Pat Sullivan, women's volleyball coach at George Washington University, finds weight training essential for the jumping, spiking, dodging and rolling that go with the sport.

Recent studies of college physical education departments revealed that female athletes suffer far more injuries than their male counterparts because of poor (if any) pre-college conditioning.

As for the rest of us, we who have been attempting or contemplating getting back into shape (or just into shape), there is hope. Mark Cameron insists that weight training can be adapted to any level, regardless of the aspirant's condition. "You're never too old," he insists. The first is to get a checkup from your doctor. If you have a bad back or congenital weakness, or are recovering from an illness or operation, you shouldn't try any physical exercise program without supervision.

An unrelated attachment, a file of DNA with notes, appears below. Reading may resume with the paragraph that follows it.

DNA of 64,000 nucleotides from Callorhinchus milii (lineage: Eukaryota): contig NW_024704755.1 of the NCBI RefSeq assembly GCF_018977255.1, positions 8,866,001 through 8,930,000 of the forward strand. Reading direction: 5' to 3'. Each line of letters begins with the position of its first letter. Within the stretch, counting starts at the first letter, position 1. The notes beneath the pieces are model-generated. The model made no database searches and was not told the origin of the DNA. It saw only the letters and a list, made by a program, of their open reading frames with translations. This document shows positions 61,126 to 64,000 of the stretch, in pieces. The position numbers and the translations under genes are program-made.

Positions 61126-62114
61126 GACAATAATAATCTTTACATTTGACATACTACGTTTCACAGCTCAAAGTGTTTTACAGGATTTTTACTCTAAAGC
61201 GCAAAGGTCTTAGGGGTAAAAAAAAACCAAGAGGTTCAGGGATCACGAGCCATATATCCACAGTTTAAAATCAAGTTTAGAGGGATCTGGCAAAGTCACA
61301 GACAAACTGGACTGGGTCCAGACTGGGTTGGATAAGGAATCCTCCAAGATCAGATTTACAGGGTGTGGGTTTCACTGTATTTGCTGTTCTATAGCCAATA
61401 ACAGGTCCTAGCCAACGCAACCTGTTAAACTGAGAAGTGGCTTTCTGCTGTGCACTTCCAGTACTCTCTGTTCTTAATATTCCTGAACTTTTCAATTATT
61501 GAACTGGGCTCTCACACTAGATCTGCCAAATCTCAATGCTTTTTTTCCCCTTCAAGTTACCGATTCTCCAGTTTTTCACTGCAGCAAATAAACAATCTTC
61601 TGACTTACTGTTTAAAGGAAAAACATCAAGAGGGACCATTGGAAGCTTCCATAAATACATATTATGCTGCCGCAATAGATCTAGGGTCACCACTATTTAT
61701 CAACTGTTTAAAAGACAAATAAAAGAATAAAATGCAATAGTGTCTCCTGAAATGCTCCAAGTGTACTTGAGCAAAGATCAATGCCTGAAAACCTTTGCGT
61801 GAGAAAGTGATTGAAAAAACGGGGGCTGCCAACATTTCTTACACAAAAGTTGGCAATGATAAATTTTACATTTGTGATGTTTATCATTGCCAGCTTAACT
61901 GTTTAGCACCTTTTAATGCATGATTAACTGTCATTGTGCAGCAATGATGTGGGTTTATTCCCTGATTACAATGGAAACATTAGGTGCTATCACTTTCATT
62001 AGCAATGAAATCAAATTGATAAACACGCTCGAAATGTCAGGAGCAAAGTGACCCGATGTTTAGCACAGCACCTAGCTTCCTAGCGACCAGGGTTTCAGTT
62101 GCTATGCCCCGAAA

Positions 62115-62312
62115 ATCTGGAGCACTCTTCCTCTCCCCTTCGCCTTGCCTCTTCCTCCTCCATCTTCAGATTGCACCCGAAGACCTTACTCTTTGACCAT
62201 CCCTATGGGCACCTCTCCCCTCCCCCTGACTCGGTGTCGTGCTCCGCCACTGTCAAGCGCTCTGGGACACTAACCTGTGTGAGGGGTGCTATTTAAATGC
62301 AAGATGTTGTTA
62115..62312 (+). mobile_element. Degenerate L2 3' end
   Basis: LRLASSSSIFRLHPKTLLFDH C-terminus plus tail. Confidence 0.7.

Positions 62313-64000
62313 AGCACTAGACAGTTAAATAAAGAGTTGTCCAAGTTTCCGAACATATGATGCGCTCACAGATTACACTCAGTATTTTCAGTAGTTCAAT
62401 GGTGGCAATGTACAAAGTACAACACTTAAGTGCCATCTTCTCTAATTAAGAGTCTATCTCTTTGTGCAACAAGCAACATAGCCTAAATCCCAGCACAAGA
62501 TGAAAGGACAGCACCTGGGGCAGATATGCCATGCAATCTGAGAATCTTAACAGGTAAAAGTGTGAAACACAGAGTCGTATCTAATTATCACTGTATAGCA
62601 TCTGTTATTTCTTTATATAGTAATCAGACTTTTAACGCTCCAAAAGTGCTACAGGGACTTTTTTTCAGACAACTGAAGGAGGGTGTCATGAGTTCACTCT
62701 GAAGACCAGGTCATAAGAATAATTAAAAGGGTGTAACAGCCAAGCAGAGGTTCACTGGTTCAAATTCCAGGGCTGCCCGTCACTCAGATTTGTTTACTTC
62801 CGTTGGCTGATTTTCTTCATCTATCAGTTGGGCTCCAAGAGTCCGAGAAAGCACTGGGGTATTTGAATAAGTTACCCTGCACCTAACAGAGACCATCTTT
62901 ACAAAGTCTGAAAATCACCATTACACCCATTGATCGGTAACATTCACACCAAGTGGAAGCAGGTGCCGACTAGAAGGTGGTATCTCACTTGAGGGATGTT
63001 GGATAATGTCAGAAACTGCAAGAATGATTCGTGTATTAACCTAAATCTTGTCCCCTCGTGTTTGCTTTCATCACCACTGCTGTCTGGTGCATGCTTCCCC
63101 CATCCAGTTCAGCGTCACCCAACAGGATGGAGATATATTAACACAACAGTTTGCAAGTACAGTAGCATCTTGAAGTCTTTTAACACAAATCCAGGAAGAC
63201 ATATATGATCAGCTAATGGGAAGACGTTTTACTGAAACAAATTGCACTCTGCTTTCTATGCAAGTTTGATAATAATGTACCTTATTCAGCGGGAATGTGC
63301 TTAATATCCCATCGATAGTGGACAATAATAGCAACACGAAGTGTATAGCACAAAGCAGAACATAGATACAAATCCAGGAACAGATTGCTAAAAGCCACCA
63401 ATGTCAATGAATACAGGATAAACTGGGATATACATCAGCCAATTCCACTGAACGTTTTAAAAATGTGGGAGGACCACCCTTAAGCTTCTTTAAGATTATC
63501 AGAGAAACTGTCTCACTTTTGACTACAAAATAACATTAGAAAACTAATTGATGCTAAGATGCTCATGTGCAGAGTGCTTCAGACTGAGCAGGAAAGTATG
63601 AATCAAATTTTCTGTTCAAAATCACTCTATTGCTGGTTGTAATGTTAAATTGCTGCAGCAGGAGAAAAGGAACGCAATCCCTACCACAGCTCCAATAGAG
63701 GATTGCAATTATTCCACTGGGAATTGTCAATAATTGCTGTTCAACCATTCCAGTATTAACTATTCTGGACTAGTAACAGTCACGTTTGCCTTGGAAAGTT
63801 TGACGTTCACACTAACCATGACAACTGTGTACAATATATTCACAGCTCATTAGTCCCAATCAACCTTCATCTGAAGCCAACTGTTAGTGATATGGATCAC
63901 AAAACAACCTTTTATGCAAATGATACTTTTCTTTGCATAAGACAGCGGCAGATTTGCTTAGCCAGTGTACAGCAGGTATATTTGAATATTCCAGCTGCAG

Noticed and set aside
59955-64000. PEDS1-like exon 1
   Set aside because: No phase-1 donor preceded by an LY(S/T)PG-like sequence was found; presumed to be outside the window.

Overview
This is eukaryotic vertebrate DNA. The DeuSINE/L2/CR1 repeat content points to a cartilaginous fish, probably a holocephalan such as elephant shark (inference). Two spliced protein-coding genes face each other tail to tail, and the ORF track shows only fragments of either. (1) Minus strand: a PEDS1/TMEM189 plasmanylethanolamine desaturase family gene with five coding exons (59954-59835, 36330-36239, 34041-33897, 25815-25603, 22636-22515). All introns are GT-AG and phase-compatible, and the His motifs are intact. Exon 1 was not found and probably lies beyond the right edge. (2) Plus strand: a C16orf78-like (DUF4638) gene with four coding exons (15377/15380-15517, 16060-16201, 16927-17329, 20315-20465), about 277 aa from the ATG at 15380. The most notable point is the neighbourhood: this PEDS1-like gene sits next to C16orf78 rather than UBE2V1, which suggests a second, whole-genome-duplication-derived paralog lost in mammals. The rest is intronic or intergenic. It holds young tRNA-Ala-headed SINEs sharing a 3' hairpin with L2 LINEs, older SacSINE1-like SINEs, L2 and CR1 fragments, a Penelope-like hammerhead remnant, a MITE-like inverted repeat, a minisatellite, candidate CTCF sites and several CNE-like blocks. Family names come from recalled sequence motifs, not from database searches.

Doctors report that many back injuries and strains are caused by lifting heavy objects and could have been avoided if the victims had adequate back and shoulder strength. Barbara Miller says that nearly all men and women have extremely weak abdominal muscles, which means a weak lower back, and that these have to be strengthened before taking on any weight-training program. She advises consulting an instructor to learn to do essential exercises correctly. I did, and found I was doing my sit-ups too quickly and with the wrong muscles.